He is 25 years old. He dropped out of Princeton University and now he is turning “worm-poop” into green bucks! Tom Szaky and his friend Jon Beyer started a company called TerraCycle Inc. The company uses worm waste to create plant food and the best part is it sells it in recycled soda bottles. Most of these plastic bottles are collected through a nation-wide recycling programme organised by the company itself. It’s got schools and churches to collect empty plastic bottles and milk cartons, which are used to package its products. They now even have neck-tags on these recycled bottles where you can put your first name and the state from where you collected your bottle. It’s this idea of such an innovative packaging that generated copious publicity for this company that it has hardly spent on advertising. It even showed what the company believed in and stood for. Body Shop had done a similar thing years ago. They encouraged customers to bring their old packaging back into the shop to be refilled and re-used or recycled. They did it at a time when no one else was doing it – and it spread a good word about the company, which is more powerful than any advertisement.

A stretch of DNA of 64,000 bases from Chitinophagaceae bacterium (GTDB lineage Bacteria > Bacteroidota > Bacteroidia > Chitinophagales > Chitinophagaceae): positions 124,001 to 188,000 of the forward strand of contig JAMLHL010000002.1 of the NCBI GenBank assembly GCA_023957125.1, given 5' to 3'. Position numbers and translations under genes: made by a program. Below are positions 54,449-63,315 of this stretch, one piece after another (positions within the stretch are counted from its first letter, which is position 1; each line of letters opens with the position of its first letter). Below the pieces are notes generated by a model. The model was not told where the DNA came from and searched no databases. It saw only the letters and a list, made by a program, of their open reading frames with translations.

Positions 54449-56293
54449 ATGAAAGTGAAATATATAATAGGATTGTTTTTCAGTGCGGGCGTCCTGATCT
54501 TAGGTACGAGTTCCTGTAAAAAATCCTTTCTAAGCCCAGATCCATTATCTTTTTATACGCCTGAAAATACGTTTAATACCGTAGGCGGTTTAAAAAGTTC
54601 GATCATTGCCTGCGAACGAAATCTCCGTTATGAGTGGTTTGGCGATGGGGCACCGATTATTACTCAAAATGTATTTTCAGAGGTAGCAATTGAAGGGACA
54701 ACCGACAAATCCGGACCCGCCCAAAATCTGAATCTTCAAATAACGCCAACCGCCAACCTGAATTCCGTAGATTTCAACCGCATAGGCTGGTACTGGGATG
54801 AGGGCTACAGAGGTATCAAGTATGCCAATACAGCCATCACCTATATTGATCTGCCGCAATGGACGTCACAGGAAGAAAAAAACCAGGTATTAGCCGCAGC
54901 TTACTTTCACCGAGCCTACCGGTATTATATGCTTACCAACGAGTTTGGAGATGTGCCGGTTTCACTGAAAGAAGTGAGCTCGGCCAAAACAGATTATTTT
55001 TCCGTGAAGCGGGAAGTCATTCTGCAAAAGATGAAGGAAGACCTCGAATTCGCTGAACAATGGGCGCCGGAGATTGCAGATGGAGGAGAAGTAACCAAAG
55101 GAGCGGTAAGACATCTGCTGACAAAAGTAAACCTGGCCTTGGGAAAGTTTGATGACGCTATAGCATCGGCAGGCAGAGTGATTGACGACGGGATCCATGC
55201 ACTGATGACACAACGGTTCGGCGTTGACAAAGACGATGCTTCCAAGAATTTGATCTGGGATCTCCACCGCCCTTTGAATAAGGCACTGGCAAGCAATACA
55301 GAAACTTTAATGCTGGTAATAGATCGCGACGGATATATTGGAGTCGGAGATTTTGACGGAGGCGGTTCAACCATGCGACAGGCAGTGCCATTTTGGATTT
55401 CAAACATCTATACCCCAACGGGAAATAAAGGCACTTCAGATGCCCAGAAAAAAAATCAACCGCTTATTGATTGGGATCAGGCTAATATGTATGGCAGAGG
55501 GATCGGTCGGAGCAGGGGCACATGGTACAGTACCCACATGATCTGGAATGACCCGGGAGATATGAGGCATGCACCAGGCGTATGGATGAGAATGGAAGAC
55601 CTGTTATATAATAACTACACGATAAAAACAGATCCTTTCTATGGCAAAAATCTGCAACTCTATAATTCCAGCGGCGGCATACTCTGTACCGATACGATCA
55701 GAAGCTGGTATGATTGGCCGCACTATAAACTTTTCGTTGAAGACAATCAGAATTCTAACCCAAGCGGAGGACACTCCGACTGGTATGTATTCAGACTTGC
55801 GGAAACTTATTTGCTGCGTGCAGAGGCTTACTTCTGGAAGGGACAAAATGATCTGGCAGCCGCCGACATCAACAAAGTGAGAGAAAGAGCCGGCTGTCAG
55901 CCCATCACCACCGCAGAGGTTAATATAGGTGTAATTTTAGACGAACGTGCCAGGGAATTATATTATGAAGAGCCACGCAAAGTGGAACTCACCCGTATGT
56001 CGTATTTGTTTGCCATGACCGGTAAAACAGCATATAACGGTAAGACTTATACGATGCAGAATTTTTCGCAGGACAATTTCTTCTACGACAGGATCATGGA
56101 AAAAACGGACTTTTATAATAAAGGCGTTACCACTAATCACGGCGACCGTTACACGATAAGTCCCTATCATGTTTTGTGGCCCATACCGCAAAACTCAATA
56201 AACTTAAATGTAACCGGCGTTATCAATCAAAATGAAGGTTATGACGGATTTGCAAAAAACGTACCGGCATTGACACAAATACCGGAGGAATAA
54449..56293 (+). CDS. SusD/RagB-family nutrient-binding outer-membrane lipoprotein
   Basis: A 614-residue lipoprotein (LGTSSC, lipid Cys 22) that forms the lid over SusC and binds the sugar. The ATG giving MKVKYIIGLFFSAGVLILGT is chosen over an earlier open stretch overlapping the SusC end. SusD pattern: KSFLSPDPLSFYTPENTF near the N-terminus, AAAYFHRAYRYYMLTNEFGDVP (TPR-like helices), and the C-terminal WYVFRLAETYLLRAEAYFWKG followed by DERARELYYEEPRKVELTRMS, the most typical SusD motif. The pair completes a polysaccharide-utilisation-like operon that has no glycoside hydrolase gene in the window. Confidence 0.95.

Packaging is the first tangible interaction a consumer has with your brand. If it’s powerful and creates an impact, then it’s the best way to differentiate your product from competition and even beat it. No wonder Coors Brewing Co. is relying on packaging to help boost its sales. The have introduced “Cold Wrap” bottles. A wraparound label on the beer bottle keeps the brew cold longer by reflecting heat from the consumer’s hand. Not just this, they even have an agreement with the packers, whereby, the Cold Wrap bottle will remain exclusive to Coors for “at least one year”. What a way to beat the heat and the competition!
New and innovative packaging always helps to create a buzz. Last year, Pepsi Co’s soft drink 7UP decided to get the excitement going high by introducing its drink in a new packaging and using Mallika Sherawat’s curves to up the enticement quotient. It suddenly made the brand both hot and cool. Coca-Cola too had to change the shape of its soft drink Limca if it wanted to remain in the race. This year it made its bottle curvier and called it the Limca splash bottle. They said, it gave consumers a better grip. It might even help Coca-Cola to retain its grip over the market!
It’s a new world
Today it’s a whole new generation that we are marketing our products to. This “millennium generation” or “generation why” is very different. Generation Y, according to Crispin Reed of Sterling Brands, is “...arguably the most savvy generation ever to walk the planet. It’s never felt the chill of the Cold War, never knew life without AIDS, learnt about the birds and bees from President Clinton, never went to library, wore designer kids’ clothes & can’t imagine a life without DVDs, AIMs, Internet & SUVs.” If you have to attract their attention, you need to make the right moves. Amul re-designed its packaging of ice-creams, cheese and shrikhand. Nestlé has changed its “Fruit n Dahi” to “Milkmaid Fruit Yoghurt” and packed it in a cup.